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I'm using openssl trying to use an RSA public key, to encrypt an AES key, and use that AES to send large-ish data over HTTP(s) to a 3rd party site. I know that's a lot of encryption, the second layer comes when the network is down, and the data has to be cached on disk until it can be POSTed.

I've been using the example code from this blog, a chunk of which is inlined below:

int aes_init(unsigned char *key_data, int key_data_len, unsigned char *salt, EVP_CIPHER_CTX *e_ctx)
{
  int i, nrounds = 5;
  unsigned char key[32], iv[32];
  /*
   * Gen key & IV for AES 256 CBC mode. A SHA1 digest is used to hash the supplied key material.
   * nrounds is the number of times the we hash the material. More rounds are more secure but
   * slower.
   */
  i = EVP_BytesToKey(EVP_aes_256_cbc(), EVP_sha1(), salt, key_data, key_data_len, nrounds, key, iv);
  if (i != 32) {
    printf("Key size is %d bits - should be 256 bits\n", i);
    return -1;
  }
  for(int x = 0; x<32; ++x)
    printf("Key: %x iv: %x \n", key[x], iv[x]);
  for(int x = 0; x<8; ++x)
    printf("salt: %x\n", salt[x]);
  EVP_CIPHER_CTX_init(e_ctx);
  EVP_EncryptInit_ex(e_ctx, EVP_aes_256_cbc(), NULL, key, iv);
  return 0;
}

I'd like to stick with his aes_init() function, but I can't find a way to get the key out of the EVP_CIPHER_CTX once it has been initialised.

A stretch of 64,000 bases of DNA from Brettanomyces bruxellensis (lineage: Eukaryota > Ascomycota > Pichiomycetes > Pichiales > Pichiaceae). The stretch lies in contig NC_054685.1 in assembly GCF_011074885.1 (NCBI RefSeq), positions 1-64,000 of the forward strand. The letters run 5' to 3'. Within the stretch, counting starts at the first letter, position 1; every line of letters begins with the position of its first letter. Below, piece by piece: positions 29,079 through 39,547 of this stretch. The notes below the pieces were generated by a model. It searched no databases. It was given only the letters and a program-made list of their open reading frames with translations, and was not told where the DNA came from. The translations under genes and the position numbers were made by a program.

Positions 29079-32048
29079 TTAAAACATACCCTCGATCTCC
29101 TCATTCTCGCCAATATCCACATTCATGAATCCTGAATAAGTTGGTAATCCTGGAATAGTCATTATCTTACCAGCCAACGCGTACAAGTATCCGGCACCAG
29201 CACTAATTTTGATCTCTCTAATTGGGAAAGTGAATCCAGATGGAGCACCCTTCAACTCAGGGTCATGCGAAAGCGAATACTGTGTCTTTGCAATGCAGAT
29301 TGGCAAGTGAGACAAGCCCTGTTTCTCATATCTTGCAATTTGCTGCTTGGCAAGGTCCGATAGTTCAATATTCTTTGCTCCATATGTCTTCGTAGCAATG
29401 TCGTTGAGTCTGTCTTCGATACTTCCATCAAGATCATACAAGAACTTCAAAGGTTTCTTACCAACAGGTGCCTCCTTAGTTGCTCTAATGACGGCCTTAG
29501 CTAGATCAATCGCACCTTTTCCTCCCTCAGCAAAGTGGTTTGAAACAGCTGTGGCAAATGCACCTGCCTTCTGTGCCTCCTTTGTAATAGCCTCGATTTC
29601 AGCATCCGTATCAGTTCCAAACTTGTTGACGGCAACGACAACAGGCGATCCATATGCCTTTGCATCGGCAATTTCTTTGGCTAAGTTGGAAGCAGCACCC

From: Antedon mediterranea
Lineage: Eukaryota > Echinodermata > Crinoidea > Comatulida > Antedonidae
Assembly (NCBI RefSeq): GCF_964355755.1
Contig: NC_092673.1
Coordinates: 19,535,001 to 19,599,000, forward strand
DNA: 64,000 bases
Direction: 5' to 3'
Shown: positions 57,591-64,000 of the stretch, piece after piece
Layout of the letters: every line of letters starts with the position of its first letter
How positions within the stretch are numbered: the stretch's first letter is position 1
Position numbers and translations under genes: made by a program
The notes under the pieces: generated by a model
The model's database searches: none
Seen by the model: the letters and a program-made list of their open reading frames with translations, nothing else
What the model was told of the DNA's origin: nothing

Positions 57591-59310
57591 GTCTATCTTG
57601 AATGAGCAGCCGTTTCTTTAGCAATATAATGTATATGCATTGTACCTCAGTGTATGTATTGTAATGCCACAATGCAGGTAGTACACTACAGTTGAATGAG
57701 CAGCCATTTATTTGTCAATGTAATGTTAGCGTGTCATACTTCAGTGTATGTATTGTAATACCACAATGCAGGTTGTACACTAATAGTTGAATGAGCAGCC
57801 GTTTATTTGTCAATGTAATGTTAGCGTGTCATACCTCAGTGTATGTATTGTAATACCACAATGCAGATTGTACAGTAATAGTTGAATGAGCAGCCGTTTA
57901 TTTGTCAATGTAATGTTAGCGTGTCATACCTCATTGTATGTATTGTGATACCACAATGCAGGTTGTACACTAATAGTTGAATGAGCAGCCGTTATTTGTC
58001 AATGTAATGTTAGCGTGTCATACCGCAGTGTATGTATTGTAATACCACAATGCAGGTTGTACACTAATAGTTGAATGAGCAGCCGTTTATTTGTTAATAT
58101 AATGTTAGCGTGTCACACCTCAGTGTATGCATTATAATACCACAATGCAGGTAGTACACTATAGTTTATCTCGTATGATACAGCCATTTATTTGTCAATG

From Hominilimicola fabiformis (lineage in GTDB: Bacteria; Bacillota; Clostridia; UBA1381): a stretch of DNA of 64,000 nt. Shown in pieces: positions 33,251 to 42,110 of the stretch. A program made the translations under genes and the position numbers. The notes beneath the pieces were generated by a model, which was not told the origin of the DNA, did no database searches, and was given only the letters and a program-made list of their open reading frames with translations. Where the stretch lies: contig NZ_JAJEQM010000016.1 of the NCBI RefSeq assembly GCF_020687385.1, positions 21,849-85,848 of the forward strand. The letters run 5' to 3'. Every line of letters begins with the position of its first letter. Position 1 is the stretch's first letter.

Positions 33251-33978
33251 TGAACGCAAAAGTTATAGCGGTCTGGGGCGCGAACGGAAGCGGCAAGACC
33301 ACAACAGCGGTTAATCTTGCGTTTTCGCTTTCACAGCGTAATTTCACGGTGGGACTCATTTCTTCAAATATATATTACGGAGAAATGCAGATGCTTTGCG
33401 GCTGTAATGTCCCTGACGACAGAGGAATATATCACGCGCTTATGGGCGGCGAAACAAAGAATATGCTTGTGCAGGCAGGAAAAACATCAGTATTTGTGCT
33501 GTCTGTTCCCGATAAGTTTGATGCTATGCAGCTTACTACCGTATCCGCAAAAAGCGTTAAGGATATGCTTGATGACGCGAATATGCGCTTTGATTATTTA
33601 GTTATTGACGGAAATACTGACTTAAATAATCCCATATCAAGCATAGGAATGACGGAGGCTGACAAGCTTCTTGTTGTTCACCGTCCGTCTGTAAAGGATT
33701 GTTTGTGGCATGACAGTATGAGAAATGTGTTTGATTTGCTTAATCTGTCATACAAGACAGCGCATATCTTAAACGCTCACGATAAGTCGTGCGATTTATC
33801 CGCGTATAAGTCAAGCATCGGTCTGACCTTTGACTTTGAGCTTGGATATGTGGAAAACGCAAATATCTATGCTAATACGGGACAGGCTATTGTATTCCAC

apropos lists a few functions relating to EVP_CIPHER_CTX:

$ apropos EVP_CIPHER_CTX
EVP_CIPHER_CTX_block_size (3ssl) - EVP cipher routines
EVP_CIPHER_CTX_cipher (3ssl) - EVP cipher routines
EVP_CIPHER_CTX_cleanup (3ssl) - EVP cipher routines
EVP_CIPHER_CTX_ctrl (3ssl) - EVP cipher routines
EVP_CIPHER_CTX_flags (3ssl) - EVP cipher routines
EVP_CIPHER_CTX_get_app_data (3ssl) - EVP cipher routines
EVP_CIPHER_CTX_init (3ssl) - EVP cipher routines
EVP_CIPHER_CTX_iv_length (3ssl) - EVP cipher routines
EVP_CIPHER_CTX_key_length (3ssl) - EVP cipher routines
EVP_CIPHER_CTX_mode (3ssl) - EVP cipher routines
EVP_CIPHER_CTX_nid (3ssl) - EVP cipher routines
EVP_CIPHER_CTX_set_app_data (3ssl) - EVP cipher routines
EVP_CIPHER_CTX_set_key_length (3ssl) - EVP cipher routines
EVP_CIPHER_CTX_set_padding (3ssl) - EVP cipher routines
EVP_CIPHER_CTX_type (3ssl) - EVP cipher routines

EVP_CIPHER_CTX_set_key_length looks promising, but is there then some magical offset from which I have to read the EVP_CIPHER_CTX? Otherwise, I'll have to modify his function to return the key (and the iv), or throw away the function and inline the code.

The end goal here is to encrypt a large portion of data using AES, and encrypt the AES key using our RSA public key, base64 encode both, and broadcast them to the server. (Which I believe is the correct way of doing things)

The only issue then, is extracting the key from the EVP_CIPHER_CTX.

share|improve this question
    
Why key and iv are not key and iv which you are looking for? –  dbasic Apr 14 '13 at 11:44
    
I just need enough to decrypt it on the other side –  Lee Hambley Apr 14 '13 at 13:46
    
Do I just need key_data and salt? –  Lee Hambley Apr 14 '13 at 13:46
    
Then you need key and iv to be transferred securely to other side. You same key and iv at other side will do the work. Since you are using a function EVP_BytesToKey, you can use key_data and salt on the other side for decryption. Either key_data and salt or key and iv you need on other side securely. –  dbasic Apr 14 '13 at 14:05